How Manufacturing Companies Can Leverage Plant Simulation Software
Plant simulation software allows manufacturers to use computer modeling to determine how investing in new equipment or technology will impact operations before putting them into production.
The concept is not new; in fact, industrial companies have used simulation software to plan new production lines for several years. However, the rapid emergence of new technologies, and the fact that all of these technologies must work together, makes the software especially important in today’s landscape.
Taking A Holistic Approach
Traditionally, industrial companies and engineers attempt to leverage individual technologies to solve individual problems. For example, they try to figure out how many Automatic Guided Vehicles (AGVs) they need, then they try to figure out what type of robot to purchase, then they try to figure out where to place the Computer Numerical Control (CNC) machines, and so forth.
However, because these technologies must work together and communicate with one another, decision makers need to take a much more holistic approach. As companies explore things such as Right now, industrial companies have an interest in many technologies such as 5G and private LTE (and other forms of connectivity), additive manufacturing, artificial intelligence applications, augmented reality applications, autonomous material handling robots and AGVs, CNCs and other reductive and casting manufacturing methods, cobots and industrial robots, location and asset management applications and metrology and inspection equipment on the line, but they often hesitate to deploy them without any assurance that they will provide the promised benefits. Simulation software can help provide that assurance by demonstrating different deployment scenarios or mixes of technologies on the factory floor.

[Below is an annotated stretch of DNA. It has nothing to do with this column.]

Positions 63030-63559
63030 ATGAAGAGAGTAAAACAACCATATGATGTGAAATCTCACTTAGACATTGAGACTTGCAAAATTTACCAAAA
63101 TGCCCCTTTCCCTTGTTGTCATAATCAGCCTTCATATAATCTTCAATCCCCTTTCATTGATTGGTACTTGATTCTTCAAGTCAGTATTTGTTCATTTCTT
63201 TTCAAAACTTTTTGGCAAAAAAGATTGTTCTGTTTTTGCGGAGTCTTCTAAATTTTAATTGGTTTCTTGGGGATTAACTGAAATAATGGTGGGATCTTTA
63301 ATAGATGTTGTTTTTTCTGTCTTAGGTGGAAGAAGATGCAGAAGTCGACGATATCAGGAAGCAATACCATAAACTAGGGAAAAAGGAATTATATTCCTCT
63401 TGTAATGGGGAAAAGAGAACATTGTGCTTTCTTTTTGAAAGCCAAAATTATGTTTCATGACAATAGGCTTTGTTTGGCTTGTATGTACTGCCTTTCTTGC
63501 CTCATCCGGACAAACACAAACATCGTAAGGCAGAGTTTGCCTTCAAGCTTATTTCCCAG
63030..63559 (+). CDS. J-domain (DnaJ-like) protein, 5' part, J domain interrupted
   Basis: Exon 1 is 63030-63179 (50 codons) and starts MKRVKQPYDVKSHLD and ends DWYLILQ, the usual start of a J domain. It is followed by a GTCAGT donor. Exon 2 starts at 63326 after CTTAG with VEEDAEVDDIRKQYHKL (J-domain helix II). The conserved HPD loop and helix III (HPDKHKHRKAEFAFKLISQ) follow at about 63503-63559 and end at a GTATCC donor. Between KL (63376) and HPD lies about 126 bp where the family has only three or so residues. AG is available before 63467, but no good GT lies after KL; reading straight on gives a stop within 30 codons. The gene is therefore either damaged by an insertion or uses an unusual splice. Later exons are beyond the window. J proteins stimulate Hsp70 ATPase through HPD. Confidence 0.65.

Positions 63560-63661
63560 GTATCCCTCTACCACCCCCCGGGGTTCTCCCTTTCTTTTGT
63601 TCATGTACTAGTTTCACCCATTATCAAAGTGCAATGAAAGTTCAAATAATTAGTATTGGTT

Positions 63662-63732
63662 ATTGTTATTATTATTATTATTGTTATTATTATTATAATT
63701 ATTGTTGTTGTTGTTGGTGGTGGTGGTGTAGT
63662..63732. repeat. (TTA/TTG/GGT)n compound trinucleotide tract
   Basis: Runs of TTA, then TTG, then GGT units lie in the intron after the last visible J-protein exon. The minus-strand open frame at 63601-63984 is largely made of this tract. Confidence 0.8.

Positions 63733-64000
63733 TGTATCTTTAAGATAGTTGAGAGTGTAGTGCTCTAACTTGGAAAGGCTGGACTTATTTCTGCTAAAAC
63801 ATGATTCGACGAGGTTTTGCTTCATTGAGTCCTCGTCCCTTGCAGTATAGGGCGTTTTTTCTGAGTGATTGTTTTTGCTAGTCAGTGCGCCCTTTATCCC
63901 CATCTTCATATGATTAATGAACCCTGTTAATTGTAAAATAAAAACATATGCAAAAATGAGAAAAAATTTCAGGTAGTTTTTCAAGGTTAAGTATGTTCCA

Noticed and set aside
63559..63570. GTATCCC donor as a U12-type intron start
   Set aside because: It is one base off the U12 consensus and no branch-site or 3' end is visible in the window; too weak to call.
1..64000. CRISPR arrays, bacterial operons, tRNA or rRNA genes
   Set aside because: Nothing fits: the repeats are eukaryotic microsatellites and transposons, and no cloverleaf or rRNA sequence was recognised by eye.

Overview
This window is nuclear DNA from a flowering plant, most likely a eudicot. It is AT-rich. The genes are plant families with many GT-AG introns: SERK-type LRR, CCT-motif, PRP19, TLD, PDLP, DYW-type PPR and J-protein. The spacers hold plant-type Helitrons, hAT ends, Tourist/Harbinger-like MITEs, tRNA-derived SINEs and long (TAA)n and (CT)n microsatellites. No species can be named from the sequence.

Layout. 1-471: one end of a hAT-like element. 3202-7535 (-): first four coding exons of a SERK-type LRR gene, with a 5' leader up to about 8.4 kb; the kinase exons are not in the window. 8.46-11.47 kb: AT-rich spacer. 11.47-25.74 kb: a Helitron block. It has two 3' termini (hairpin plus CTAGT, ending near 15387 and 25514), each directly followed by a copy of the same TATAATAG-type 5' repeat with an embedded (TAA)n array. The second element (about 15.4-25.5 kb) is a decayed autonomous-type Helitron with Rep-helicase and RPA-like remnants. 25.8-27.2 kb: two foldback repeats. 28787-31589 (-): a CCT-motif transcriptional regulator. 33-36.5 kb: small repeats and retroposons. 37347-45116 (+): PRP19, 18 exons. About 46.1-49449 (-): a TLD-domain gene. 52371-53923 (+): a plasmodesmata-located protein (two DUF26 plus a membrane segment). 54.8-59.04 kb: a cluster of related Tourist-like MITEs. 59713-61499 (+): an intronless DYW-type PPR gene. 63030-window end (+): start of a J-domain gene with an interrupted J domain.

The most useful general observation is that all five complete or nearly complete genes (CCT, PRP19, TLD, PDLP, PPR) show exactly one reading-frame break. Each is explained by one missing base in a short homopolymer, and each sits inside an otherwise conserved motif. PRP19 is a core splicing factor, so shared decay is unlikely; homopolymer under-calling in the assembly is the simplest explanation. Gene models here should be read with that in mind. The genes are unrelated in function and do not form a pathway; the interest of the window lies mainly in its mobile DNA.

Aligning Tech With The Right Teams
This holistic approach is forcing manufacturers to rethink — and realign — their workforces. Instead of siloed groups, companies are forming transformation teams. These teams work across department lines — and even geographies — to empower companies to deploy and scale technologies with an understanding of how it all fits together across the enterprise.
Controlling The Market
While no single technology is responsible for driving Industry 4.0, simulation software holds the potential to act as a catalyst for the transformation. If simulation software can accurately predict the effects of other technologies on the core goals of manufacturers (i.e., more production, more uptime, improved time to market, improved quality, fewer delays, more efficiencies, greater utilization of assets, all at lower costs) then industrial companies will deploy more technologies at scale with greater confidence with fewer delays.
This presents a tremendous opportunity for leading plant simulation vendors, including:
- Aspen Technology
- Dassault Systèmes
However, there is still work to be done on their part. To get to the stage where plant simulation software accurately incorporates transformative technologies and stays a step ahead of the market while simplifying the user experience, vendors need to continuously hunt down new equipment and technology to include in the simulations, participate in more PoCs and pilots, and start incorporating machine learning and artificial intelligence techniques
Industry 4.0 is rapidly changing the industrial landscape. Whether you are a manufacturing company or a technology vendor, our Industrial Solution can give you the insight and actionable advice you need to stay a step ahead.